Wilson Audio's New Sound?

So, I did a search on "Wilson Audio" here on Agon to determine if this would be a redundant thread, and I could not quickly determine that, so if this is old news or a recent rehash, then I apologize in advance.

I attended a recent open house at an audio dealer in the Seattle area and two of the display rooms featured Wilson Audio speakers. From my experience at this and other dealers around the country, this was the last room I had any interest in visiting. My general opinion of Wilson Audio speakers was that they were impeccably crafted, large, heavy, accurate, a bit on the bright side, Silver, very expensive, and they generally failed to connect with me emotionally regardless of the equipment or material driving them.

So imagine my pleasant surprise when at this recent open house, the two different sets of Wilson's (Sophia 2 and Sasha) were my favorite speakers. The electronics ahead of the Wilson's were from Audio Research in both cases. I mean, these speakers REALLY sounded good.

A few days later I was reading the latest copy of Stereophile, and low and behold in his column Art Dudley was waxing poetic about his new found love for Wilson Audio Sophia 2's. He, like me, apparently has recently found Wilson religion. Unlike me, he has access to Dave Wilson for an interview and Peter McGrath for a visit to his home to personally set their speakers up for his long term demo - at least one of the perks of a monthly deadline. But, also like me, he apparently really didn't much care for the sound of Wilson's prior to his recent encounter with the Sophia's. Anyway, for a bighorn and planner guy like Dudley to go over the top for a (albeit super sexy epoxy painted, exotic material, custom driver) boxy speaker is news.

Why? Without plagiarizing Dudley completely, he is convinced the current crop of Wilson's are not your rich brother's Wilson's of a few years ago. According to Mr. Wilson himself (secondhand via Mr. Dudley) the company has a new tuning method for their new model speakers based on more "real world" listening conditions. Huh. All I can say is, whatever they are doing it is working. Big Time.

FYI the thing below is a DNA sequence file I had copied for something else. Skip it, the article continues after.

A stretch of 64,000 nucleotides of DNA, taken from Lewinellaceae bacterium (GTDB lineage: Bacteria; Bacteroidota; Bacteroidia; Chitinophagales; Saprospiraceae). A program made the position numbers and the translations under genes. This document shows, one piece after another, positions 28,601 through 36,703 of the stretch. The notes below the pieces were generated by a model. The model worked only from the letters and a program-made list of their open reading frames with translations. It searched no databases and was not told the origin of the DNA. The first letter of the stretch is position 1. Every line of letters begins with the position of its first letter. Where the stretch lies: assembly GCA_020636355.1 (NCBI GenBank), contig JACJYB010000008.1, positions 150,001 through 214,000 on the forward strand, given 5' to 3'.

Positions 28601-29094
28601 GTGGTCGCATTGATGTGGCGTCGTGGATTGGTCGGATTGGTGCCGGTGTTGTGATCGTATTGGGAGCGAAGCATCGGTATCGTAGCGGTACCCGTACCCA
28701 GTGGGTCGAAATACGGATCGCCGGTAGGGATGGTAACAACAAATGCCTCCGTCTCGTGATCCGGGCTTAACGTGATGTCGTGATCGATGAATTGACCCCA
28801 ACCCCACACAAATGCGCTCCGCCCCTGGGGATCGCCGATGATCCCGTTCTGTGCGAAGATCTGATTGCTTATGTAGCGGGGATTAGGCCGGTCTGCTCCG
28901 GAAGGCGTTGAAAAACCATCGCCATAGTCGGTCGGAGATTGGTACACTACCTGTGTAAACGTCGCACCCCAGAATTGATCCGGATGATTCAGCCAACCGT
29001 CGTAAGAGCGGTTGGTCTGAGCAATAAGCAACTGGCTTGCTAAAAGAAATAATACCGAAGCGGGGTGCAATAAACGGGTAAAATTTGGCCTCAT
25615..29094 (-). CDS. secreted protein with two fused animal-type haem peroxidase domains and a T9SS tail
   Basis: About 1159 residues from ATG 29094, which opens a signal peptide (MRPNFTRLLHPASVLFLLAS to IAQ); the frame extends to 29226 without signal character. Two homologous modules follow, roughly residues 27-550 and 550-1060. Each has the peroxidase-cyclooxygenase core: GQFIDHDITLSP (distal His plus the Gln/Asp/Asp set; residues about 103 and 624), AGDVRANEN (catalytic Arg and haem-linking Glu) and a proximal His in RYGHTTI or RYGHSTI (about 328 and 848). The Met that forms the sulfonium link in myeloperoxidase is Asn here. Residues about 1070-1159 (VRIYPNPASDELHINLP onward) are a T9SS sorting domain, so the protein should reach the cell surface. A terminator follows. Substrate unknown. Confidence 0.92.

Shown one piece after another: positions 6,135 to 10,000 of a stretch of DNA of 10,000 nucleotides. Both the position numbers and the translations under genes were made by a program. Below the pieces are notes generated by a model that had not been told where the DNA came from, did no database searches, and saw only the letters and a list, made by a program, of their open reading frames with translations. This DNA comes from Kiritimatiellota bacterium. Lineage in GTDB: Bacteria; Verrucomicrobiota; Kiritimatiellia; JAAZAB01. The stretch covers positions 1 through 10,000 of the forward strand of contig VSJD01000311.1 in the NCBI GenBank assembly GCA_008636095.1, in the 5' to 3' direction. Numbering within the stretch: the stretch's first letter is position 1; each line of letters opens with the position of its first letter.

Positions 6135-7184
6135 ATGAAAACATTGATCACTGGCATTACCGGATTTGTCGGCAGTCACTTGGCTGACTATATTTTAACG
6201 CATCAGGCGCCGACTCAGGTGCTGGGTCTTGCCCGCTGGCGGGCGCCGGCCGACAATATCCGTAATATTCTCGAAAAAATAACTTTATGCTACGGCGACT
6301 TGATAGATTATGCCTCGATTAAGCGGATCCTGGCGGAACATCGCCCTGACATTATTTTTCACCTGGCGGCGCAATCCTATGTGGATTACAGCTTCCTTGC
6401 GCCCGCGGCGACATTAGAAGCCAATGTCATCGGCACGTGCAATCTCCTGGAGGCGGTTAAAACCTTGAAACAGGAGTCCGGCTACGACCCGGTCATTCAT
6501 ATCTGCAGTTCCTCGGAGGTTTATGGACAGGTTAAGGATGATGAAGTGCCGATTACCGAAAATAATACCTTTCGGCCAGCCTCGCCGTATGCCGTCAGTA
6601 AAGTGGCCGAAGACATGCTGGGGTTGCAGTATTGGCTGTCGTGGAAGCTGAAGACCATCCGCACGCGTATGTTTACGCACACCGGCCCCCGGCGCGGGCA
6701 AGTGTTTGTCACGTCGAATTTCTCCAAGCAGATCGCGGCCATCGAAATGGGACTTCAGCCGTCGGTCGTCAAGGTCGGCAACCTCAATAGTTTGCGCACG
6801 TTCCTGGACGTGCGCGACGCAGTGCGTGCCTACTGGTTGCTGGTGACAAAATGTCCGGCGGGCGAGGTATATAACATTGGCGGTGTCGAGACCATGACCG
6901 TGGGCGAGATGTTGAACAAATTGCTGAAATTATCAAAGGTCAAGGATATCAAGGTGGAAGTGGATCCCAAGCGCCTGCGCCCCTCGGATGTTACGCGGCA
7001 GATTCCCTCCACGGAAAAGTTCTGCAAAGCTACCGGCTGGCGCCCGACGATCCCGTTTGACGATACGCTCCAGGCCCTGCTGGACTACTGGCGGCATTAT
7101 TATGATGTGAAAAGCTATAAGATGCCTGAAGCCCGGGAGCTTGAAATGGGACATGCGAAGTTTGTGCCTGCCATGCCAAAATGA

This also makes me think about your rich brother and his slightly older Wilson's tuned for listening in an anechoic chamber but placed in his plush and acoustically imperfect Italianate Manse. Has Mr. Wilson deposited brother Rich at the doorstep of obsolescence? Just wondering, because if I had the old Wilson's, I would be wanting the new ones, like yesterday. Also wondering if there is an "upgrade" path for their older speakers in terms of crossover parts or settings that can "soften" their delivery to be more "real world" friendly.

Anyway, perhaps I am just looking for the dark side to radically improving your product. For an unapologetic bottom fisherman who trolls for yesterday's (more like the last century's) high end gems, like my European sedan that was first purchased by someone else about eight jobs and two degrees ago, I will have to wait quite a while for the current crop of Wilson's to hit my price point. And I really can hardly wait.
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I think it is a question of a subjective matching between your personnal taste and the Wilson speakers you heard, and that's just fine, you have found the Holy Grail.